It's funny because the usual spin on HFT is "Uncontrollable computers will destroy the economy while their clueless masters rake in easy cash", but another spin on it is, "Math and programming nerds overlooked by hoity-toity high financiers find a way to break into Wall Street and show that they can make money based on their brains and not who they know."
posted by Copronymus at 12:05 PM on July 30, 2013 [3 favorites]


what happens in a half second of trading in Johnson & Johnson
DEFEND CITIES
posted by thelonius at 12:06 PM on July 30, 2013 [6 favorites]


What's 'worse' for a market panic? If on 5/5 the prices were basically the same as they were on 5/7, then did the HFT guys make the flash crash on 5/6 worse because it happened quickly, or better because it recovered quickly?
posted by garlic at 12:07 PM on July 30, 2013


Is there systemic risk that applies to *non*-high-frequency-traders?

If a large amount of the market is controlled by HFT algorithms with stop-loss code paths like "this stock is going up, so I'd better buy some quick" or "this stock is going down, so I'd better sell some quick", then sure that's unstable and going to add volatility, but this volatility takes the form of "handing free money to non-HFT investors on the upswing, then handing them free stocks on the downswing".

This only becomes a risk to other investors if combined with "heads I win, tails you lose" decisions canceling the trades wherein the bots lose money. Martingale betting sounds like a fantastic idea if I can have a do-over whenever I eventually lose.
posted by roystgnr at 12:10 PM on July 30, 2013 [2 favorites]


This only becomes a risk to other investors if combined with "heads I win, tails you lose" decisions canceling the trades wherein the bots lose money.

I'm opposed to canceling trades just because the market has moved dramatically, but I'm not sure if it's the HFT firms who tend to support it--my sense, and I might very well be wrong on this point, is that it's more ordinary traders who enter in market orders (i.e. orders to be filled at any price) which transact far from the value of the underlying security in periods of market turmoil. Canceling trades would then dissuade HFT firms from remaining in the market, since they can't be confident that providing liquidity will actually make them money. The solution there I favor most is simply banning market orders, because I don't think many, if any, traders actually want their trade to go through at any price.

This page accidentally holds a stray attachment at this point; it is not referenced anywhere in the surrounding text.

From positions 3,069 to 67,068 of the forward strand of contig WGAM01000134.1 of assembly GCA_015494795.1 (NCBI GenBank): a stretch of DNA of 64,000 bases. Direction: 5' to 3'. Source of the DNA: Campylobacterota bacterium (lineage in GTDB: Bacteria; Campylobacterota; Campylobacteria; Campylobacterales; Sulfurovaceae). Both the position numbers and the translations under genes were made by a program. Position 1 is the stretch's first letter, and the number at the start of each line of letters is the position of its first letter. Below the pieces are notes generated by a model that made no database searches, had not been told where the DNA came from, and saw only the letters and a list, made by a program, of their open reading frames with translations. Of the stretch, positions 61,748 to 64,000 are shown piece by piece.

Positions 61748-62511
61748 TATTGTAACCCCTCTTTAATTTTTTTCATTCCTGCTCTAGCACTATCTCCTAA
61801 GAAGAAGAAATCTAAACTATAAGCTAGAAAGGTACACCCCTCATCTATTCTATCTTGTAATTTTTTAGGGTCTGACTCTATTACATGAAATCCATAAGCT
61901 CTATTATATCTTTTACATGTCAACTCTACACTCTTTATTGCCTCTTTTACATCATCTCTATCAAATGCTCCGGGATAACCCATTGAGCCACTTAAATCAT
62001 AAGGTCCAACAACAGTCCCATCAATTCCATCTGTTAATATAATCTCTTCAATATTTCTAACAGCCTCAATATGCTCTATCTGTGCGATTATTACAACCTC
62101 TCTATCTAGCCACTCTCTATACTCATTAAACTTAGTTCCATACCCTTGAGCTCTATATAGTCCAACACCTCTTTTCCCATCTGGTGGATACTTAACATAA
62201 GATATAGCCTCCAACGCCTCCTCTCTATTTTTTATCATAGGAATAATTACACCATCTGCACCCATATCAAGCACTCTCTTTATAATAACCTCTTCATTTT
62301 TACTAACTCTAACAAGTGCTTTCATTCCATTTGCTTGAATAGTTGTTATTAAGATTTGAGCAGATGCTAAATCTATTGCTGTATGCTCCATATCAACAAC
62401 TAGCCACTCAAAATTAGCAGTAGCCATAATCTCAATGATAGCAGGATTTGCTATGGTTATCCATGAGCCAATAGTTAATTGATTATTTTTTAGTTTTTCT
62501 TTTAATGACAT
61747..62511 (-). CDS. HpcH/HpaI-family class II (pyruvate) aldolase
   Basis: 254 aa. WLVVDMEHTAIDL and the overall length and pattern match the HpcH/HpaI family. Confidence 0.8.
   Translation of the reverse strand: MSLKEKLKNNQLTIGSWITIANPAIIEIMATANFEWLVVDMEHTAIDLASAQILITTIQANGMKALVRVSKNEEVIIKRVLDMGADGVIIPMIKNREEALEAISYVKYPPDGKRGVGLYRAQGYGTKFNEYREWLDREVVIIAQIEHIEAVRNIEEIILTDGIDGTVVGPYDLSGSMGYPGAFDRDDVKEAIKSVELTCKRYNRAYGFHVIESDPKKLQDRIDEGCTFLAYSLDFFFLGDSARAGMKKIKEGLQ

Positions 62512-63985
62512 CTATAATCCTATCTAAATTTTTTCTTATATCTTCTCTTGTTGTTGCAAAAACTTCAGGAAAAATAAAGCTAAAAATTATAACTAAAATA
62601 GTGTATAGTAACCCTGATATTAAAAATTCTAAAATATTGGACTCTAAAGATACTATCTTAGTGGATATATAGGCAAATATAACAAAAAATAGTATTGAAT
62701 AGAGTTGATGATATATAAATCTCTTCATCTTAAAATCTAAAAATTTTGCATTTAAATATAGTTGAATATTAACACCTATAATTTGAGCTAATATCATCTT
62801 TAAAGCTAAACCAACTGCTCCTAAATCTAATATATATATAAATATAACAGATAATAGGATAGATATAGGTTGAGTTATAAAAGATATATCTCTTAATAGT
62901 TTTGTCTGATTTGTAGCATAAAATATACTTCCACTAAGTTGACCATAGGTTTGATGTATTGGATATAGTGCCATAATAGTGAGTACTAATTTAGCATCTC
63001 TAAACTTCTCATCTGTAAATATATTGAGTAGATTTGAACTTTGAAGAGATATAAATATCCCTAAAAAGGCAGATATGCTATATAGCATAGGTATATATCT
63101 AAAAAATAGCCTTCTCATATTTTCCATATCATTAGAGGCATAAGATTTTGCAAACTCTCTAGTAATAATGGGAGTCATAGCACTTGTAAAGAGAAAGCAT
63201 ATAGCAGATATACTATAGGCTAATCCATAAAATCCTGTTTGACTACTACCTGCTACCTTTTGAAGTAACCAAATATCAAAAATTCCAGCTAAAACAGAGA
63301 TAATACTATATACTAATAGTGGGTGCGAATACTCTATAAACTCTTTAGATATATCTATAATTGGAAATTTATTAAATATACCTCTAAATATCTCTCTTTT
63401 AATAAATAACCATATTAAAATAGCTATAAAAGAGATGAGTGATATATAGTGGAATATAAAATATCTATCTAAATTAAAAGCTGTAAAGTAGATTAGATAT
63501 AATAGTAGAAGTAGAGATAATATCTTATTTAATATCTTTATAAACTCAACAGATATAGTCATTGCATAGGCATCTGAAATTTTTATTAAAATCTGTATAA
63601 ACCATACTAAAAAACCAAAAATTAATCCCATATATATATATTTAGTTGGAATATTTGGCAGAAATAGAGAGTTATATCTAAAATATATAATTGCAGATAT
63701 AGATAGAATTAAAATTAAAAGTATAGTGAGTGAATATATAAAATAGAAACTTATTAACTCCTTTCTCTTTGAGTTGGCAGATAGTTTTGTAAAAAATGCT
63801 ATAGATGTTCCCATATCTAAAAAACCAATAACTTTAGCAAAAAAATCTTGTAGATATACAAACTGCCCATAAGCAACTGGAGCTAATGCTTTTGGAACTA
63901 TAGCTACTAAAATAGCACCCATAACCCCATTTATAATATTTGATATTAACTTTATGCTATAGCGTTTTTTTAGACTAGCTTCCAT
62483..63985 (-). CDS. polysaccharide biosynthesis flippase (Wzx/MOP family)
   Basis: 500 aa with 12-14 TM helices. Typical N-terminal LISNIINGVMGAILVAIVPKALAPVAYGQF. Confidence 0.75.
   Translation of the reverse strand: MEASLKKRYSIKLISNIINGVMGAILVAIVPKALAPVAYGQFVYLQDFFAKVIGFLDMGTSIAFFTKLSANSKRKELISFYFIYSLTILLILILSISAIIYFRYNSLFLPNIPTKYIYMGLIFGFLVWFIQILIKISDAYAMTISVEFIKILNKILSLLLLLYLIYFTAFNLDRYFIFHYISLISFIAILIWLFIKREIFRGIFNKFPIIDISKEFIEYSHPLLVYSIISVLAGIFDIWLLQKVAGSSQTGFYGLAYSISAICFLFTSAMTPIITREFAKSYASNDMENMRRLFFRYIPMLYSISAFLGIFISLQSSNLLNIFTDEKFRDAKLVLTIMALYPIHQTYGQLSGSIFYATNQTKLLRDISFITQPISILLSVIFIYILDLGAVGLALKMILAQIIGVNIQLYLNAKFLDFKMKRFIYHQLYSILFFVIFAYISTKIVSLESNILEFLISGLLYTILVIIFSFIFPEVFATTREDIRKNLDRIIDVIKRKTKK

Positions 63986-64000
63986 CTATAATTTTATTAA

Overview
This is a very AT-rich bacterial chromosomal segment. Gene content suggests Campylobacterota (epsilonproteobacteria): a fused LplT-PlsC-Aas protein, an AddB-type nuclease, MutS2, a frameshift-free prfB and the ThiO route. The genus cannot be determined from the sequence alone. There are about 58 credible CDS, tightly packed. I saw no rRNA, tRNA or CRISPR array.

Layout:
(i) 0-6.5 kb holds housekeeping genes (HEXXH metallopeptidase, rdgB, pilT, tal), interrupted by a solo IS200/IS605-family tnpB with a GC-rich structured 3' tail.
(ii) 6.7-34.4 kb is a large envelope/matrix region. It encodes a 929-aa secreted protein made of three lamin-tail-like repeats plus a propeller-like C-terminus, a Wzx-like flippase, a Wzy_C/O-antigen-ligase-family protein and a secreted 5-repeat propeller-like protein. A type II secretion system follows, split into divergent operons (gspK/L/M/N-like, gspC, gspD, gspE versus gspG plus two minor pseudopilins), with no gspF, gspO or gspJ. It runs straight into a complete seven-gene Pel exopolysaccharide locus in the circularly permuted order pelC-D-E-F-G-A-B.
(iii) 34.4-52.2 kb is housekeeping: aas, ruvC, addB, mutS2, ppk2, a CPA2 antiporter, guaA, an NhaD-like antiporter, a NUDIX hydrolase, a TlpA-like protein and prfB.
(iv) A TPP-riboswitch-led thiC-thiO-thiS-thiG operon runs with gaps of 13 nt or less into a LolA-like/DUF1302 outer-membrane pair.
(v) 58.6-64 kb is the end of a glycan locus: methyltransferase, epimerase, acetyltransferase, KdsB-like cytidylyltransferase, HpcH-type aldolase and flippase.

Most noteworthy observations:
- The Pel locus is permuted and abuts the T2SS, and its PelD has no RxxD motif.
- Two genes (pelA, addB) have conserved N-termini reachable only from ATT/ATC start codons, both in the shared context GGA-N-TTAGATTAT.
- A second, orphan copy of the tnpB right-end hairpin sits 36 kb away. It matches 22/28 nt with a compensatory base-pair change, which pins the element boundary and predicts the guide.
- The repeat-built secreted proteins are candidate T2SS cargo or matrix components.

posted by dsfan at 12:22 PM on July 30, 2013 [1 favorite]


It's good to hear that these parasites are having a hard time. Microarbitrage serves no purpose other than to skim money out of the economy.

This skimming money out of the economy is called profit (in the classical, Adam Smith sense, not the accounting sense), and is one of the defining features of capitalism. I agree that it's parasitic (that's why I'm a socialist), though that's perhaps not what you meant. I also agree that, regardless of one's opinion on profit in general, profits arising from HFT was particularly egregious; and it's nice to see Smith's argument that, in a perfectly competitive market, profits will tend to zero working in this instance.
posted by eviemath at 12:53 PM on July 30, 2013 [4 favorites]


OK, so Ritholz's embedded video made me think of Galcon. Now I want to make a game with an HFT theme, using this general visualization...